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seven photos of a woman with different expressions on her face hanging on a wall to depict what causes inauthentic leadership and what you can do about it

Inauthentic Leadership: What Causes It and What Can You Do?

It doesn’t matter if you lead at a corporate executive level, regional or single facility, you have an incredible opportunity to impact employee productivity and overall organizational performance. Through your leadership, you can affirm employee engagement as a strategic priority and use the power of an engaged workforce to intentionally guide your organization to be the best, not only for your employees but also the individuals you serve.

More than ever, senior care organizations need leaders who continually build their capacity for authentic leadership. Authentic leadership is built on compassion, empathy and a willingness to be vulnerable. Seems simple: Lead with compassion and genuineness, and you should be perceived as a compassionate and genuine person, right? There is a catch, and here it is: All too often, a leader’s behaviors, even well-intended, can end up alienating instead of engaging employees.

Advances in neuroscience tell us that when power goes to your head, it may shut out your heart. Power actually changes how your brain functions. When people feel power over others, it diminishes feelings of empathy. Why might employees feel cynical and suspicious of people in higher level roles? According to the 2017 Edelman Trust Barometer, 63% of employees don’t trust their leaders. When people experience their leaders as aloof, disingenuous, arrogant or patronizing, it’s pretty clear why they might feel resentful.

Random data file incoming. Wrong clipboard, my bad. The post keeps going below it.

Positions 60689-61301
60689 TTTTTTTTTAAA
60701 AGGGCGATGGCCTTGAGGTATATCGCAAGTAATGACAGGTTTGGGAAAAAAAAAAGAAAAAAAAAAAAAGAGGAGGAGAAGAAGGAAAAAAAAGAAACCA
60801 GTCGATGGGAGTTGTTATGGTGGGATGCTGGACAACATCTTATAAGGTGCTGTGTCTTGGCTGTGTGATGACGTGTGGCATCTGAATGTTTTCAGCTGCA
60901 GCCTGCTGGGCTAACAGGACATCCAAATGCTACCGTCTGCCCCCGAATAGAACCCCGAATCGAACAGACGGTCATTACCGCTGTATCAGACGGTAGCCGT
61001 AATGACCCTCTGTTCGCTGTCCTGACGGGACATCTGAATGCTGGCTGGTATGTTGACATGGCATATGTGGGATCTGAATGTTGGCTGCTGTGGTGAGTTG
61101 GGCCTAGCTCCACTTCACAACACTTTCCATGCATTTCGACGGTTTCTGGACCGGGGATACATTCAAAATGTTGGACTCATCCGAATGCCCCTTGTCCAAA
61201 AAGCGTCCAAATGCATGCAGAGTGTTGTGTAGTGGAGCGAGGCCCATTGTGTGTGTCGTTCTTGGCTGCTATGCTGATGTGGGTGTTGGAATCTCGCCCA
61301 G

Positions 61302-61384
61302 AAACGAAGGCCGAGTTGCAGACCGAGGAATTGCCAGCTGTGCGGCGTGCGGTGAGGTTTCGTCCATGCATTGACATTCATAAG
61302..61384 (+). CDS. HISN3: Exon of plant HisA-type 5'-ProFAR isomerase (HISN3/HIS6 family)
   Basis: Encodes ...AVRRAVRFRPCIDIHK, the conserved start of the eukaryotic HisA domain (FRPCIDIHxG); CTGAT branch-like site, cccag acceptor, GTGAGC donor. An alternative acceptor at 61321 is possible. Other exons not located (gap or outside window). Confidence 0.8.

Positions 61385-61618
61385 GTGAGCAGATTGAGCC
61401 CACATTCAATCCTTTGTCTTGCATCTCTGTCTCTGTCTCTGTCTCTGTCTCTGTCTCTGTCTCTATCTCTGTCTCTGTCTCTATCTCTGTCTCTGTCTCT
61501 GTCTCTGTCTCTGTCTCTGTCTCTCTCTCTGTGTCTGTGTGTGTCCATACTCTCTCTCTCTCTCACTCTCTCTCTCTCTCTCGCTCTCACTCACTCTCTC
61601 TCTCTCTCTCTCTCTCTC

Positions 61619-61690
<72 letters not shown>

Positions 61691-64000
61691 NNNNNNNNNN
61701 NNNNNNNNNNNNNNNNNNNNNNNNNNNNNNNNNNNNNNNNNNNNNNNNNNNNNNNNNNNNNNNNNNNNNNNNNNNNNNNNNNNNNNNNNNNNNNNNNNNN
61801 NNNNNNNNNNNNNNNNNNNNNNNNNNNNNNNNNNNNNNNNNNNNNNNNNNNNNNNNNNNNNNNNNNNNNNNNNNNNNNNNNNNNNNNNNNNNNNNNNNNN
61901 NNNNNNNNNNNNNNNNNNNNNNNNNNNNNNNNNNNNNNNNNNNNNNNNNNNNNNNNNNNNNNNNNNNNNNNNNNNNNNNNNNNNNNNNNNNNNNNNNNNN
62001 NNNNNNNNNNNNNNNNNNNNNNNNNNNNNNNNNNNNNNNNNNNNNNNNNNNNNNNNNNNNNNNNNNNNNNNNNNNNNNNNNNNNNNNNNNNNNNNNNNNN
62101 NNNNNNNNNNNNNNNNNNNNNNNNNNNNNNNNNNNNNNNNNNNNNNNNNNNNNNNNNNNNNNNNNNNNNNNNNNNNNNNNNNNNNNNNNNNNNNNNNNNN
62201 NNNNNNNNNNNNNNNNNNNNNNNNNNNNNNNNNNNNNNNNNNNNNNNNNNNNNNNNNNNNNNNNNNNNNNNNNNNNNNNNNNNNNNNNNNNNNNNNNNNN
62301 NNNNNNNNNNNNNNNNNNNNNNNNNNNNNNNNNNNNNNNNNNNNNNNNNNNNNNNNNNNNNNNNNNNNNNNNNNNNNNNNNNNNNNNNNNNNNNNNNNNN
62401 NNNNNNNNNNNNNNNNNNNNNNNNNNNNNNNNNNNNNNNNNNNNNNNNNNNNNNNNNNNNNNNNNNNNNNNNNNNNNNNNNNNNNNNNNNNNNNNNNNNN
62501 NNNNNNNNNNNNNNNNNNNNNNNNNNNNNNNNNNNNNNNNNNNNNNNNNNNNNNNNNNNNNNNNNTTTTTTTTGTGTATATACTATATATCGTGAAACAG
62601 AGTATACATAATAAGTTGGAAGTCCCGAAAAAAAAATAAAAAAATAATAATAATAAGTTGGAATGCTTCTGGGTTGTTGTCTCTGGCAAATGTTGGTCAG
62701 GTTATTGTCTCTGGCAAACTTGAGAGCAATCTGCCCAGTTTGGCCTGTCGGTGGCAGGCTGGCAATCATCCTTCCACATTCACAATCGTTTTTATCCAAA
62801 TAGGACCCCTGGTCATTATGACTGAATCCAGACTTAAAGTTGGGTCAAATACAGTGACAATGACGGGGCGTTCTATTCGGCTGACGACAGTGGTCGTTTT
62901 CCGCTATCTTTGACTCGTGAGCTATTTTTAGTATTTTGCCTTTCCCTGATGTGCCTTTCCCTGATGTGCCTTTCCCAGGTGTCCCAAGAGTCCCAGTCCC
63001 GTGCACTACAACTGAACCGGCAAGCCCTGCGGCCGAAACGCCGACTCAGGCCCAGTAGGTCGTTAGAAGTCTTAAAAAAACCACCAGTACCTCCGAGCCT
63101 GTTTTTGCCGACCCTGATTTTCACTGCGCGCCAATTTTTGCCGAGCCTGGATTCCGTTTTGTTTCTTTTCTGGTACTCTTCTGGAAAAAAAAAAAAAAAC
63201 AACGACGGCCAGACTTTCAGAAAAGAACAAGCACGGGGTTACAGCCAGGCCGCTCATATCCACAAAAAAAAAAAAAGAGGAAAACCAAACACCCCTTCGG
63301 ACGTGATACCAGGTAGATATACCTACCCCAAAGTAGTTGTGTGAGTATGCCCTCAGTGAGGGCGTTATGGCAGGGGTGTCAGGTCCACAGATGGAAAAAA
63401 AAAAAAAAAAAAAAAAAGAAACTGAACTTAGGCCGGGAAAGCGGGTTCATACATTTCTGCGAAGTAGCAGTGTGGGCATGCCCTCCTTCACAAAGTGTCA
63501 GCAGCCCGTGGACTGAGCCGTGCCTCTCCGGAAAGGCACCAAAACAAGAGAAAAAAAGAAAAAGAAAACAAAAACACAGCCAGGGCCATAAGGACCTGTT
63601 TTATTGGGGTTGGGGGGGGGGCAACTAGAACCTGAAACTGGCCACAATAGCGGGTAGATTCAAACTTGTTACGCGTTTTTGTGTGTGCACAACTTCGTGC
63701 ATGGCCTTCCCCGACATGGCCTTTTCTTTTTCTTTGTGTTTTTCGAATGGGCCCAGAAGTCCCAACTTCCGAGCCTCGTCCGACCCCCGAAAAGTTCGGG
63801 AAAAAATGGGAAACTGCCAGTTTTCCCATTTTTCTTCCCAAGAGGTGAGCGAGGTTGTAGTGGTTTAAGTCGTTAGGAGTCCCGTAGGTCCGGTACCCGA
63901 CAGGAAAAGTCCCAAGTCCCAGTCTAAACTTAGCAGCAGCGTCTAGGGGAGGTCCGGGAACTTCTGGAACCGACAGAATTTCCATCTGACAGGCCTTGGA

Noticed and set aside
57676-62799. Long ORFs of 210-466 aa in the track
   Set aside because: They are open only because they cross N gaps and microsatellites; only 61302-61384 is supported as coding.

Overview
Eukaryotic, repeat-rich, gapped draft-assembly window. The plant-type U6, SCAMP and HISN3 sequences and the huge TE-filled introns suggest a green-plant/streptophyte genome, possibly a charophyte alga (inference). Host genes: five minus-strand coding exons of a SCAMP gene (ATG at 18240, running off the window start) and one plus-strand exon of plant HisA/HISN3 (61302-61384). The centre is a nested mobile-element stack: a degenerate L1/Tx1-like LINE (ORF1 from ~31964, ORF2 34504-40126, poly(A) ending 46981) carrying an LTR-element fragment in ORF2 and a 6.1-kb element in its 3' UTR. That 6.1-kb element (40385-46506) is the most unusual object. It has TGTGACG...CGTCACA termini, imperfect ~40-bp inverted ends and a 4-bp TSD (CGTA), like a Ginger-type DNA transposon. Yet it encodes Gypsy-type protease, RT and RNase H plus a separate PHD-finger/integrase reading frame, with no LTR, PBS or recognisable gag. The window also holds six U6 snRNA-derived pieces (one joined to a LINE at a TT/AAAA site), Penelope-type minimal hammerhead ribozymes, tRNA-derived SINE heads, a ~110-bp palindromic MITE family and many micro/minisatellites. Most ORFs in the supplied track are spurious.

Even if you feel as though you are an authentic leader, your brain may be playing tricks on you. New research tells us that having positional power can lead to behaviors that are inauthentic and ego-laden.

What can you do? My biggest piece of advice is to be real. Sharing information about who you are as a person and what’s most important to you allows others around you to recognize what they have in common with you. Employees want to know about your interests and your personal values. They want to hear about the obstacles you’ve faced and the successes you’ve experienced. They want to know you as a real person versus a figurehead.

When your employees discover similarities you share, you begin earning their trust. And it’s not just coincidence. Our brain makes the decision to trust other people based on whether or not that person is “like me”. If you can demonstrate openness, authenticity, and empathy, and make it tangible by validating those feelings through real, open connections, you’ll have the best chance at overriding the influence that status, rank, and authority have on your leadership presence.

To learn more about becoming an effective leader, check out How to Mobilize Leaders: 3 Tips for Leaders at All Levels

December 18, 2017